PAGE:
An Extraordinary Workplace: Myths and Truths

When we think about an extraordinary workplace, we picture a sprawling campus, rich with generous amenities. A destination where success is constant, collaborations are seamless, and employee happiness abounds.

But as it turns out, many of the assumptions these images promote mislead us about what it means to create an outstanding workplace.


Consider these five “great workplace” myths

1. Everyone Is Happy

Many organizations are searching for ways to boost employee moral. But happiness also has a surprising dark side. When we’re euphoric, we tend to be careless and more tolerant of risks at our workplace.

Emotions like anger, embarrassment, and shame can foster greater engagement. They direct employees’ attention to serious issues, prompting them to make corrections that eventually lead to success.

Top performance requires a healthy balance of positive and negative emotions.

2. Conflict Is Rare

Workplace disagreements are undesirable. But in many cases, disagreements fuel better performance.

Here’s why. Healthy debate encourages group members to think more deeply, scrutinize alternatives, and avoid premature consensus. An open deliberation can actually energize employees by providing them with better strategies for doing their job.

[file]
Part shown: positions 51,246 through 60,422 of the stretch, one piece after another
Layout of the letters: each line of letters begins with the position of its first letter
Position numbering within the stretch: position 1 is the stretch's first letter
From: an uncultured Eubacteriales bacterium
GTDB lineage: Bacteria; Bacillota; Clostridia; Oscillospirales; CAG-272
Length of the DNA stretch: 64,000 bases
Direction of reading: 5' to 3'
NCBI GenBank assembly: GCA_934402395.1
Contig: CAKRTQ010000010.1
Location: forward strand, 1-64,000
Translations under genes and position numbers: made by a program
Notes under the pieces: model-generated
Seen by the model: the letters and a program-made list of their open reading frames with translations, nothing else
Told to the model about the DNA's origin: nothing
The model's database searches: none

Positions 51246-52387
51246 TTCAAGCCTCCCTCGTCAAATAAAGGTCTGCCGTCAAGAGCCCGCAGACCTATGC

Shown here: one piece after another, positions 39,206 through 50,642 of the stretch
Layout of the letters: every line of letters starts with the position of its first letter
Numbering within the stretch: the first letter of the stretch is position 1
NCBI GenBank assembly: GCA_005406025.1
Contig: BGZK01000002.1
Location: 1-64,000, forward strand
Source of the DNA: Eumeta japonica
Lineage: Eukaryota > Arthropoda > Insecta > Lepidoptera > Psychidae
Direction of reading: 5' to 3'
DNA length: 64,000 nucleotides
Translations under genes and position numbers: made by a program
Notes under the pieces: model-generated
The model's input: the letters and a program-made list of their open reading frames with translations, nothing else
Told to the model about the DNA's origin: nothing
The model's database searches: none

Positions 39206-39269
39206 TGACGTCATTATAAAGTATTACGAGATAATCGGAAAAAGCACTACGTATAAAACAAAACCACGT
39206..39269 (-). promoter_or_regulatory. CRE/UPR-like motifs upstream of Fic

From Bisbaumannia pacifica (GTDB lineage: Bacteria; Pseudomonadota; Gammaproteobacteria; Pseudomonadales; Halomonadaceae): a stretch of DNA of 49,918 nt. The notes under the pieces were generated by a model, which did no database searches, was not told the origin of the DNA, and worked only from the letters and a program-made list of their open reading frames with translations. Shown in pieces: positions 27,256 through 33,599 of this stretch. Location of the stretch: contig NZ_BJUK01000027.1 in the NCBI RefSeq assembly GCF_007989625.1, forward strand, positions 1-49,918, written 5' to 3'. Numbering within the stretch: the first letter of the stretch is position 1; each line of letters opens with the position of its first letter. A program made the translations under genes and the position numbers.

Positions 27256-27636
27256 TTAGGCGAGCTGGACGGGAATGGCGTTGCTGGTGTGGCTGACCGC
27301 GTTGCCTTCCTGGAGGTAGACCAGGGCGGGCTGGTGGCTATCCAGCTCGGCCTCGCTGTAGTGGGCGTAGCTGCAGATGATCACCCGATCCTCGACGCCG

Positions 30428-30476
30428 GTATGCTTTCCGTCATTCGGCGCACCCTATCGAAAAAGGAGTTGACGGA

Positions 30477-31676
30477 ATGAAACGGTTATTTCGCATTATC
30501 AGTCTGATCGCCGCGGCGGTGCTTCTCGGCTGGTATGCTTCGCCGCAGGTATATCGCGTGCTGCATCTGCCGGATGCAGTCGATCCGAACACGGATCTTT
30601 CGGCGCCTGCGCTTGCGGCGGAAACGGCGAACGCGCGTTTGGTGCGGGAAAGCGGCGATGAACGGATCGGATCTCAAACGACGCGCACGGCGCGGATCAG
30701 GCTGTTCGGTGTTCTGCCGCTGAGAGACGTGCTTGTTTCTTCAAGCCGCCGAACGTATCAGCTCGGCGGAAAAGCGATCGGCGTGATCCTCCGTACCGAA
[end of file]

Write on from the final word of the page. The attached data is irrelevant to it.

Create an environment in which thoughtful debate is encouraged.

3. Mistakes Are Few

To achieve top performance, we must first recognize and learn from our mistakes. And for that employees need an environment in which it feels safe to have honest dialogue.

Instead of treating mistakes as a negative consequence to be avoided at all costs, organizations are better off making improvement a primary objective. If properly documented, they can be used for training purposes, without disclosing the name of the person who made the mistake.

4. They Hire for Cultural Fit

When employees share similar attitudes, they’re more likely to get along and produce. Right?

Not necessarily. When the work is simple and creative thinking is rarely required, a homogenous workforce has its advantages. If looking for innovations, exposing people to different viewpoints can generate more value.

5. Their Offices Are Full of Fun Things

To build a great workplace, you need to turn your office into an amusement park.

Not true. We perform at our best when we feel competent, autonomous, and connected to others. Develop working conditions that help people produce their best work.

For too long, we’ve relied on assumptions when it comes to improving our workplace. Isn’t it time we looked at the data?



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